“I’ve never stolen a space cow before.”
Hardison felt he almost should have expected that, but he was still wary as he glanced over at Parker. She sat cross-legged on his living room couch, stirring her hot chocolate with a glow in the dark straw. Thoughtfully, she added, more to herself than anyone, “I’ve never stolen a cow before.”
“That’s--I mean--” Hardison frowned, glancing from Parker to the TV and back again. “It’s not really a cow thievery how-to guide, girl.”
“It might be fun. After we watch your show, we should go out stealing.”
“Dammit, Parker.” Eliot’s voice carried from the kitchen with the smell of warm cookies. “I ain’t stealing no cows.”
“There are no cows in space.”
“Imagination, man,” Hardison called back. “That’s your problem.”
Eliot poked his head out of the kitchen long enough to glare at them both, but it was softened by a smile. When he joined them five minutes later, he handed the plate of chocolate chip cookies to Hardison--Parker was a hoarder. “Scoot over,” he said, giving her a gentle nudge with his foot.
Parker wasn’t a cuddler. She was more comfortable with them than she used to be, but she liked her space. What it amounted to was that she claimed two-thirds of the couch and stretched out, occasionally nudging the one in the middle with a finger or toe, while Eliot and Hardison sat thigh to thigh.
Which wasn’t a complaint. Eliot passed a cookie to Parker and snagged one for himself, before sliding an easy arm around Hardison’s shoulders. Hardison leaned closer, feeling his strength.
“Right,” Eliot said, relaxing against the couch and drawing the cookie plate a little closer. “Let’s watch Hardison’s stupid show.”
Parker’s ideas met resistance from both Eliot and Hardison whenever it was her turn to choose what they did for date night. They both gravitated towards comfort--when it came to his home theater Hardison had the best that money could buy (and maybe a few things that it couldn’t). Eliot took an obvious pleasure in food.
Parker, on the other hand, found pleasure in the adrenaline rush that came from throwing herself off of the tallest buildings she could find, or pitting herself against state of the art security systems. There was something about falling, flying, as the wind rushed up to meet her--something that was hard to find in lazy nights indoors, but she was learning.
And so were they. Hardison hadn’t even flailed or screamed (much) the last time she’d pushed him off a building, and for all his grumbling about stupid, unnecessary safety risks, Eliot had been smiling after she’d dragged them off to go zip lining.
Her current desire, though, was proving to be a harder sell.
“No,” Hardison said, with a barely repressed shudder. “Hell no.”
Eliot folded his arms. “It’s a goddamned airplane.”
“Haven’t you guys ever jumped out of an airplane before?”
“Not for fun,” Eliot said, as Hardison sputtered, “What do I look like to you, some kind of bird or something?”
He flapped his arms around for effect, and Parker couldn’t help giggling. “You’re not going to die. That’s what the parachute is for.”
He wrinkled his nose at her. “Can’t we, I don’t know, climb through an air duct or something?”
“An air duct?” Eliot glared at them both when Parker paused to think it over. “I’m not climbing through a damn air duct for fun.”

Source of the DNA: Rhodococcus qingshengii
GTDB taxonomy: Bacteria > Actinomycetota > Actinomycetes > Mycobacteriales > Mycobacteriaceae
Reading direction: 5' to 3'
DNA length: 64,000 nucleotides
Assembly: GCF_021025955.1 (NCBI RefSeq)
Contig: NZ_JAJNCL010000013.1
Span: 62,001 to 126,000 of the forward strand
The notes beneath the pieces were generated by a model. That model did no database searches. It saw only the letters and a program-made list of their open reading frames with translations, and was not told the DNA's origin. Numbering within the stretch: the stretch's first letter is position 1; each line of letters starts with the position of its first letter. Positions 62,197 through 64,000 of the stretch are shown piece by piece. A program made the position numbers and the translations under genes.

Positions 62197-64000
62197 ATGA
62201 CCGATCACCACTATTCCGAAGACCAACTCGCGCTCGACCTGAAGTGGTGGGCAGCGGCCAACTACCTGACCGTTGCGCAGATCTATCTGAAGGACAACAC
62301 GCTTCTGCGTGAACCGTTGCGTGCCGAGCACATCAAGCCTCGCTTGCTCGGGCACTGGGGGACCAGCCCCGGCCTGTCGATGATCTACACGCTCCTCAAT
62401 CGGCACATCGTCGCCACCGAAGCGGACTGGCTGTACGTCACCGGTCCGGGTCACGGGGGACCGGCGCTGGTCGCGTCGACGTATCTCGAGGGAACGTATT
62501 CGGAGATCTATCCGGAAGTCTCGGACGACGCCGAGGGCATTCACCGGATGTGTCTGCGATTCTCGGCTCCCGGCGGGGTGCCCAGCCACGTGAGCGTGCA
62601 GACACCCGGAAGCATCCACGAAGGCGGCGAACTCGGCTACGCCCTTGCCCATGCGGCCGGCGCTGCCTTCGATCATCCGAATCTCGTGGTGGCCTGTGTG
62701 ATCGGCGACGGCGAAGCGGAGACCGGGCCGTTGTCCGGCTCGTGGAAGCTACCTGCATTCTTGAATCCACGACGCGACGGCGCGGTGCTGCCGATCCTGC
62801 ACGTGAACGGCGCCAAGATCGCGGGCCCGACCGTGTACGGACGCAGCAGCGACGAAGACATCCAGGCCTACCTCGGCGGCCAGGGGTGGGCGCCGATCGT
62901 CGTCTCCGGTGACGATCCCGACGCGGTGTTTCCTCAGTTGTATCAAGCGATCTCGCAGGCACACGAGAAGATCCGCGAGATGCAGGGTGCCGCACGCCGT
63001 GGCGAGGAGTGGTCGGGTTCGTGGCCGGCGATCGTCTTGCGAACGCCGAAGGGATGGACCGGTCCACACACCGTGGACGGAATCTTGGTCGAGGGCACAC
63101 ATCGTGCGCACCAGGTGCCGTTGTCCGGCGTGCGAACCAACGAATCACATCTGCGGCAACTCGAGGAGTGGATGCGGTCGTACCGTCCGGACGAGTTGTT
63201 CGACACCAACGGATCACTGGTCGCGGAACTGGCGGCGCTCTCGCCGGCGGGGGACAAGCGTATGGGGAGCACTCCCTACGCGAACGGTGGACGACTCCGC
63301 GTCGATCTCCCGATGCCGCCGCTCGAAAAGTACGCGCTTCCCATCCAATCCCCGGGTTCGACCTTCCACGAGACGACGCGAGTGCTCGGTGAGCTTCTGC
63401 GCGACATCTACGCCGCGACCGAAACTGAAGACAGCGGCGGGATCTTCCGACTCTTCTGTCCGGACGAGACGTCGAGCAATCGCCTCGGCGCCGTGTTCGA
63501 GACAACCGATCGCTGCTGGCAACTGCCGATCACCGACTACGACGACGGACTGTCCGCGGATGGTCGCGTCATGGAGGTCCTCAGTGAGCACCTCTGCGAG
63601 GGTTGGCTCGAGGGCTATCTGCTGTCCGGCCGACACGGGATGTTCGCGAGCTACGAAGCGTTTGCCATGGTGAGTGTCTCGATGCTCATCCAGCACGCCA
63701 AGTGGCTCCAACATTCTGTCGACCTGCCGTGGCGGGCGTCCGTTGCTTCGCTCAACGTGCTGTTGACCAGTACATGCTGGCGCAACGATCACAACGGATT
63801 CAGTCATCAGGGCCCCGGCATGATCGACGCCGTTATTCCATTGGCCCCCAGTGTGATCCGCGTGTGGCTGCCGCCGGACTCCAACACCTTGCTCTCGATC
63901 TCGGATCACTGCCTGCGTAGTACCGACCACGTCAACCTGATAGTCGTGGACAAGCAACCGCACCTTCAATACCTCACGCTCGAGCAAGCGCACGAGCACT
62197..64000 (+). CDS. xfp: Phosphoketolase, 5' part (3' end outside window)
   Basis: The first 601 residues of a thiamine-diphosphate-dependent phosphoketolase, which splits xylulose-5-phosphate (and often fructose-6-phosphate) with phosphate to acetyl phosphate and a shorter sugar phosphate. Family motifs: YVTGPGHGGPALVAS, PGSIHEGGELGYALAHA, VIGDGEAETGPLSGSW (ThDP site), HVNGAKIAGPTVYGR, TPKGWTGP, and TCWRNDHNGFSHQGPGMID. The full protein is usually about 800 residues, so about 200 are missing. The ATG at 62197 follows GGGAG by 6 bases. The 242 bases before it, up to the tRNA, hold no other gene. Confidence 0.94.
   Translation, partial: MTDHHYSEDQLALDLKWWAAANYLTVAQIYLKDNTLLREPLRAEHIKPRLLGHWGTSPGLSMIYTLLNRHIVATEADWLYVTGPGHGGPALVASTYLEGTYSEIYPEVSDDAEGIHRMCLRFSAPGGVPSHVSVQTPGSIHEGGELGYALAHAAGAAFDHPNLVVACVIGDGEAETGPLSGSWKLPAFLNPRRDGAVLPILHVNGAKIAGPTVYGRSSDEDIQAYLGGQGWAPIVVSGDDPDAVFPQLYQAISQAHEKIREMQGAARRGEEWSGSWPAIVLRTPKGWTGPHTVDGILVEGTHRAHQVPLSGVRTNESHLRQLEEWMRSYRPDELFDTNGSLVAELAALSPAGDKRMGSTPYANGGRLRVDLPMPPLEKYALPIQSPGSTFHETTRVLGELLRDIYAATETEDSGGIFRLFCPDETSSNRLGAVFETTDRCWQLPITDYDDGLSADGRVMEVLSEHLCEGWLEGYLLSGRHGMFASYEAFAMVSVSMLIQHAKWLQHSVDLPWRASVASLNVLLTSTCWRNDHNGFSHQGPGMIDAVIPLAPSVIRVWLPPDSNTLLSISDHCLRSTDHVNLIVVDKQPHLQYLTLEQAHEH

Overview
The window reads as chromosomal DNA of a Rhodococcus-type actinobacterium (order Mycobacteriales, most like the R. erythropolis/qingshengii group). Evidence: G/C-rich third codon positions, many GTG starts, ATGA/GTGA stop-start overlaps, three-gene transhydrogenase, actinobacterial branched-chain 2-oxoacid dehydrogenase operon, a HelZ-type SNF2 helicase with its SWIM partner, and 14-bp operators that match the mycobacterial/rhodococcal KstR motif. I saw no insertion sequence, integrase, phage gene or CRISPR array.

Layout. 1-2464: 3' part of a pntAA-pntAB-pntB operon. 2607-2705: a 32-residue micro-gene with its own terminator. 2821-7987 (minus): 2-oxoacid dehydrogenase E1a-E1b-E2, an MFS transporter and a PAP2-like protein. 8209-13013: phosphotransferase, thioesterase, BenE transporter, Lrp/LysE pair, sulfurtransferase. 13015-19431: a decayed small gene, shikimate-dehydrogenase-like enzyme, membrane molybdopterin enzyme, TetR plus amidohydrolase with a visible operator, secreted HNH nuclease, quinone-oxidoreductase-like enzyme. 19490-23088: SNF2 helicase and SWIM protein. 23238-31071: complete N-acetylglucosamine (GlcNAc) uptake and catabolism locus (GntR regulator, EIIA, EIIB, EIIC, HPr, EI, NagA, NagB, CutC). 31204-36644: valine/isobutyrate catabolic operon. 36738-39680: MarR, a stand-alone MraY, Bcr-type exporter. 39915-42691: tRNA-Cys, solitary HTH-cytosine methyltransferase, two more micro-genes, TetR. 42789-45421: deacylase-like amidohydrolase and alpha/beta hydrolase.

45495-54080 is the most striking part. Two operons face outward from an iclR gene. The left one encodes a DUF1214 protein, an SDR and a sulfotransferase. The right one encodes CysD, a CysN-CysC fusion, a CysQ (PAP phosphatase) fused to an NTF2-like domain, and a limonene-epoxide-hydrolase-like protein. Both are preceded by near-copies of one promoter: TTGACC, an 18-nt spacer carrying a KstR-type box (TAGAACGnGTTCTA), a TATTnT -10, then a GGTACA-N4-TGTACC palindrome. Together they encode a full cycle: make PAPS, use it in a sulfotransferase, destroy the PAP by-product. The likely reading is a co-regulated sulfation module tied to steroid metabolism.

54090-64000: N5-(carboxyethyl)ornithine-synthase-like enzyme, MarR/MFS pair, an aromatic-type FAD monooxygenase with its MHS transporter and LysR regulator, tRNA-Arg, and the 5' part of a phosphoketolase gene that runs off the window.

“Would you rather jump out of a damn airplane?” Hardison muttered to him. “Keep your mouth quiet, man.”
Parker frowned at them both in thought. “You really don’t want to jump out of an airplane?”
“I really, really don’t want to jump out of an airplane.”
“Fine.” Parker sighed and caught their hands. “Let’s go steal something, then.”
Quiet nights were hard to come by, in their line of work.
Deep down, Eliot was still something of a traditionalist, so maybe it wasn’t such a surprise that he was the romantic one. His idea of a date didn’t involve Star Wars conventions. (But, okay, that hadn’t been so bad. He hadn’t had to wear a costume, and there was something about watching Hardison be giddy with excitement--which he certainly had been when, after mysteriously disappearing, Parker had turned up in their hotel room several hours later with a lightsaber.) Nor did it involve base jumping, zip lining, skydiving, bungee jumping, or dancing across laser grids (though it was worth it to see Parker flushed with excitement and dancing around in joy).
But really, what Eliot liked was to go out to a restaurant. A nice one, one that didn’t have a drive thru. The kind where the three of them could get a little table tucked away in a corner, maybe with some candles on the table (Parker liked watching the light dance) and a bottle of good wine split between the three of them. Well, two of them.
And then he liked to take them hand in hand and go for a walk, somewhere away from the city where it was quiet and they could enjoy each other’s company in silence, undisturbed. That part was hardest, but they made do, somehow.
Tonight, though, there was too much rain for a walk and he didn’t feel like driving anywhere. Instead, he set three places at his dining room table, with the good tablecloth and the nice dishes and then he busied himself in the kitchen. The chicken he’d set out to marinate the night before, and that he set carefully on a tray with potatoes to roast while he braised the asparagus in garlic butter and tossed vegetables for a salad.
They arrived just as he set the last bowl on the table. Eliot took one more critical look at his lovingly prepared meal, smoothing the tablecloth here and there. Then he slipped off his apron, loosed his hair free from his ponytail, and, with a smile that came easily now, went to meet them.